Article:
Ameritrade loses 200,000 client files

Filed under
Security

Leading online discount broker Ameritrade Holding Corp. said Tuesday it has informed about 200,000 current and former customers that a backup computer tape containing their personal information has been lost.

The Omaha-based company mailed the notices to its clients last week, spokeswoman Donna Kush said.

The company realized the tape was missing in February, when the package it was in was damaged during shipping between vendors, Kush said. Of the four backup tapes in the package, three were found, but the fourth is still missing, she said.
Information on the tape was for people nationwide who may have been Ameritrade customers from 2000-2003, she said. The data was different for each client and may have included their Social Security numbers, among other information, Kush said.

The tapes were not marked and unless special equipment was used, the compressed data could not be extracted.

Kush said she has not heard of any misuse of the information.

"We are very confident that no harm has been done to any clients, to their accounts, to their information," Kush said.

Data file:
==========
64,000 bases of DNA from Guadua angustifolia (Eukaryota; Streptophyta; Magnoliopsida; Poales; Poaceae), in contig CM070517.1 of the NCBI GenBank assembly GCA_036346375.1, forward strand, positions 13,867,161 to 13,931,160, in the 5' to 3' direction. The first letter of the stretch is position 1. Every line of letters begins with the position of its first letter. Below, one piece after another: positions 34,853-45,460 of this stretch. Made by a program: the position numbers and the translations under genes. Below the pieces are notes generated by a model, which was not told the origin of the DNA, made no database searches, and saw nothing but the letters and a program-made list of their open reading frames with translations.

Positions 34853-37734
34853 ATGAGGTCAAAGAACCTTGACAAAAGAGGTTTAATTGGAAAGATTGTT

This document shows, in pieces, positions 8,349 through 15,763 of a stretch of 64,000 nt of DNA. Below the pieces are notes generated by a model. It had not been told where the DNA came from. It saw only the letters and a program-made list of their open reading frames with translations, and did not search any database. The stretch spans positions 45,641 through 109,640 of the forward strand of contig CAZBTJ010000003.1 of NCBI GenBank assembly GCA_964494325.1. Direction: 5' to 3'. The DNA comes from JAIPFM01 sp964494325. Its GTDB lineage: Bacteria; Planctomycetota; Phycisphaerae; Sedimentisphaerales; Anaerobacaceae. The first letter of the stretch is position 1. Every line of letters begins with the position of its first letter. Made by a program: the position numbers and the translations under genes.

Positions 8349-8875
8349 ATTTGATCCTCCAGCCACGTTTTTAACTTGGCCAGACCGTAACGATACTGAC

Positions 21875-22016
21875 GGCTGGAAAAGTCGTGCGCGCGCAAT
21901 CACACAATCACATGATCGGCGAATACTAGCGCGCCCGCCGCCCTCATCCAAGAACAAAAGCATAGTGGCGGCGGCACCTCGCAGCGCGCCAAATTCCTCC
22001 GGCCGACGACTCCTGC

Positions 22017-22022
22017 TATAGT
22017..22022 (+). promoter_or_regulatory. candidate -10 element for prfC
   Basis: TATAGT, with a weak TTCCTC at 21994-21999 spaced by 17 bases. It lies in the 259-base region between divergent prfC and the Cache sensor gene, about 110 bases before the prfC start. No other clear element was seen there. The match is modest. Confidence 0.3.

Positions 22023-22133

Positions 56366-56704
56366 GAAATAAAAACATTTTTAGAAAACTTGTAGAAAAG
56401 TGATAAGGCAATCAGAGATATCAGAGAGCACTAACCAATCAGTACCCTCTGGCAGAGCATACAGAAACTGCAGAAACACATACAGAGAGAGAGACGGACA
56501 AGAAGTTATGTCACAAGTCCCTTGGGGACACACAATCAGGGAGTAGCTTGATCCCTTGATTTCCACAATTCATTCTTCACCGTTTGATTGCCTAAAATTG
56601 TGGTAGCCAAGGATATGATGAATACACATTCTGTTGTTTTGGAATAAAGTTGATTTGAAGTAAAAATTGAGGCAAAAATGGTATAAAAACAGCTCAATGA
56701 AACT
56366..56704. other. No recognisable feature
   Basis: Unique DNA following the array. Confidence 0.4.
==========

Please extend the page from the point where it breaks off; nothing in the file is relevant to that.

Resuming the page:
Kush said Ameritrade did not lose the information, but rather, a third party vendor did.

The news comes as several companies have experienced their own database violations, and some thefts.

Database giant LexisNexis on Monday announced it had started alerting about 280,000 people that their personal information may have been accessed by unauthorized individuals who were using stolen passwords and IDs.

On Monday, Columbus, Ohio-based DSW Shoe Warehouse said that thieves had accessed a database with credit card records on about 1.4 million customers. The company said it has contact information for about half of those people and started sending letters notifying them of the thefts, which happened at 108 stores in 25 states between November and February.

Data broker ChoicePoint Inc., based in suburban Atlanta, said in February that information on some 145,000 consumers nationwide was taken by thieves who opened up dozens of accounts and went undetected for more than a year.

By EMILY FREDRIX
Associated Press Writer